Saturday, 11 November 2017

Alternate Best Supporting Actor 1988: Jacky Cheung in As Tears Go By

Jacky Cheung did not receive an Oscar nomination for portraying Fly in As Tears Go By.

As Tears Go By is fairly remarkable debut Wong Kar-Wai, that is sort of his Mean Streets. 

Now I write that it is like his Mean Streets, in part because you can see the beginnings of him fashioning his personal unique style, but also the stories are very similair. Both films focus on small time street toughs. In both films we have the lead as the more stable of the two, here Wah played by Andy Lau, who while dealing with underworld tries to find romance while also dealing with his hotheaded friend, in this film younger brother, played here by Jacky Cheung. As with Robert De Niro's Jacky Boy from that film, Fly is a wildcard hotshot with a desire to make name without having any sense. Now I'll admit making this direct comparison won't do Cheung any great favors against prime form De Niro. Cheung to his own credit though finds his own way with the role of Fly from his first scene where he struggles to procure a debt from another denizen of the underworld. Cheung brings the right overt bluster to the role, as in these confrontational moments everything is heightened in his body language and every delivery. Cheung's approach though fits this wholly in creating he sense of the miserable effort Fly puts in trying to be more than he is. Cheung properly doesn't make it look easy rather showing Fly's attempt to be tough while never evoking that needed confidence to truly be dangerous, setting up so well Fly's reliance on Wah to actually ever get anything done.

Throughout he film Fly essentially acts as Wah's anchor towards the bad things in life as he continues to fumble his way as a wannabe gangster, usually leaving Wah to get involved to save him. Cheung is effective in all of his scene in realizing the particularly pathetic state of the man whether he is putting on such a ridiculous act of trying to be the "man of the streets" or just revealing the nothing of the man that Fly is whenever he is a physical wreck after once again failing to live up to his "name". There is only a brief respite when he placed into a normal job only slightly outside of the underworld as a street vendor, where Cheung is quite good in showing the sheer ambivalence of Fly towards the whole thing, and the severe disdain whenever he is called upon his position. Cheung finds that right type of uncontrolled spark in his performance that makes every foolish action and overreaction of Fly natural to his constant state of inadequacy to be more than he is, yet always having that intense need to be so. Now importantly Cheung creates the right underlying connection in his scenes with Lau to suggest their history in their interactions to give an understanding to Wah's continued support of him. As is proper thug Cheung essentially makes Fly this ticking time bomb of emotion that eventually leads to an real outburst of true violence by the end. This is the natural progression as realized by Cheung's performance and there is a definite power to the final minutes of the film where the wannabe tries to be the real gangster. This performance doesn't quite reach the heights of say a De Niro in Mean Streets, however it still stands as a strong portrayal of the wannabe set on a terrible crash course.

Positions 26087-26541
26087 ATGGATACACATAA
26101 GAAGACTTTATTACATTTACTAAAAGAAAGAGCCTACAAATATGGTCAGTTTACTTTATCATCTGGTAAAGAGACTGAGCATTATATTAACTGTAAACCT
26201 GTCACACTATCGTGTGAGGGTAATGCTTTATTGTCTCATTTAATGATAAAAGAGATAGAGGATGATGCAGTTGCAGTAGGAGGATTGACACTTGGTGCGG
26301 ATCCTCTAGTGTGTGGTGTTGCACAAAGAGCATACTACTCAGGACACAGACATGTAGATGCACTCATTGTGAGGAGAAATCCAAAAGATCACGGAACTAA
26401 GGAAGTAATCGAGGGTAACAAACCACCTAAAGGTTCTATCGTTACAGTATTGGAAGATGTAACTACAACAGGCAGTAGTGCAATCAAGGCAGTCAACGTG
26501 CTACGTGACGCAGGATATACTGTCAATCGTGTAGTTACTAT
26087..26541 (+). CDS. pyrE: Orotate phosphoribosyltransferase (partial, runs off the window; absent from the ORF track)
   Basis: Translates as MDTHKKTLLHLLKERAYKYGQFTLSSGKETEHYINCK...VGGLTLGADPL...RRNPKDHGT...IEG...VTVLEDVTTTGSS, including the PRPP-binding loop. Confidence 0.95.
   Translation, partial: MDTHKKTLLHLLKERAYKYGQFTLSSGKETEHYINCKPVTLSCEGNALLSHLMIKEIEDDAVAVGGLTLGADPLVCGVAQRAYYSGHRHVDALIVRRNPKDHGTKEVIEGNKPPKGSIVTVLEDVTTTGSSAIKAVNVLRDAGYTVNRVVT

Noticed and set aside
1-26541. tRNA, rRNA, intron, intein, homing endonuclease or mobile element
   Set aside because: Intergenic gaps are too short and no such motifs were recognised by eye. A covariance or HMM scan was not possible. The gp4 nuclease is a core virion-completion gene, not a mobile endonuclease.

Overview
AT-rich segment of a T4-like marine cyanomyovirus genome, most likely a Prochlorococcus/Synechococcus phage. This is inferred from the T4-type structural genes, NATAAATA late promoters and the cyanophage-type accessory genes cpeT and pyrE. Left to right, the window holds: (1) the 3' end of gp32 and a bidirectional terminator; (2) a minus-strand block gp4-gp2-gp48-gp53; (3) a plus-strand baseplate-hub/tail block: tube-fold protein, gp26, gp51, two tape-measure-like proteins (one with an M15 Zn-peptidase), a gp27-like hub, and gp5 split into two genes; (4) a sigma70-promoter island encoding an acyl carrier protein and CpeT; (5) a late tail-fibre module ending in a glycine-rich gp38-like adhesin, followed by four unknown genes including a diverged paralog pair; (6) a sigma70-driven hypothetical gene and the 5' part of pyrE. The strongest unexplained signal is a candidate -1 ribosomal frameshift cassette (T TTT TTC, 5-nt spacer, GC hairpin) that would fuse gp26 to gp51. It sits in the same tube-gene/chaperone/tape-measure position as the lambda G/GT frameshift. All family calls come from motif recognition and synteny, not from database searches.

RatedRStar said...

Louis: What did you reckon to other HK nominees that year in Andy Lau, Maggie Cheung and Alex Man?

I feel so tempted to suggest 3 HK performances as my winning requests,

RatedRStar said...

Louis would you be interested in reviewing an Andy Lau performance at some point, he is Hong Kongs biggest actor after all, and although he isnt on the level of a Tony Leung Chiu Wai or a Lau Ching Wan, he is still mostly a good actor.

Louis Morgan said...


Lau - 3.5(Well speaking of I do think Tony Leung could have brought a bit more emotional power to this role, and brought more of a charge out of the romantic element as well. Lau though is good here in creating both of the pivotal relationships. In that he brings the right warmth but also confidence as the big brother to the man Cheung, being the tough that he cannot be. Meanwhile he has a nice understated sweetness with the lady Cheung, although not as good as say Leung with Cheung in In the Mood for Love. He still created the warring choices well. I will say though that though I thought the ending of this film was pretty powerful as is, Lau does quite bring that extra emotional charge needed that Leung probably could have delivered.)

Cheung - 3.5(Her role is fairly limited in the other world is shown to be mostly positive though not without a certain complication. Cheung finds enough of that complication while also just bringing such a genuine sweetness with the character's refusal to be part of the crime world. She isn't quite angelic, she has her moments of a more human distress and distrust that are well realized however mostly here she's to be something unattainable in some way, which she also delivers without compromising the other side.)

Man - 3.5(He's pretty effective at being just bringing a purely despicable quality in every moment, and just an overabundance of smugness in everything that he does. He makes for a proper antagonist that is easy to hate, however he nicely adds a bit more in his scene where he reveals the full pathetic nature of the man at the end of the film.)

I wouldn't mind reviewing Lau as long as its his best performance, or at least almost equal to his work in Infernal Affairs.

RatedRStar said...

Louis: I have seen all of Laus HK nominated performances, are they better than Infernal Affairs, no although I would say the majority are good.

Anonymous said...

Louis, does that mean De Niro will be going up to a 5.

Louis Morgan said...

Still want to re-watch, but most likely yes.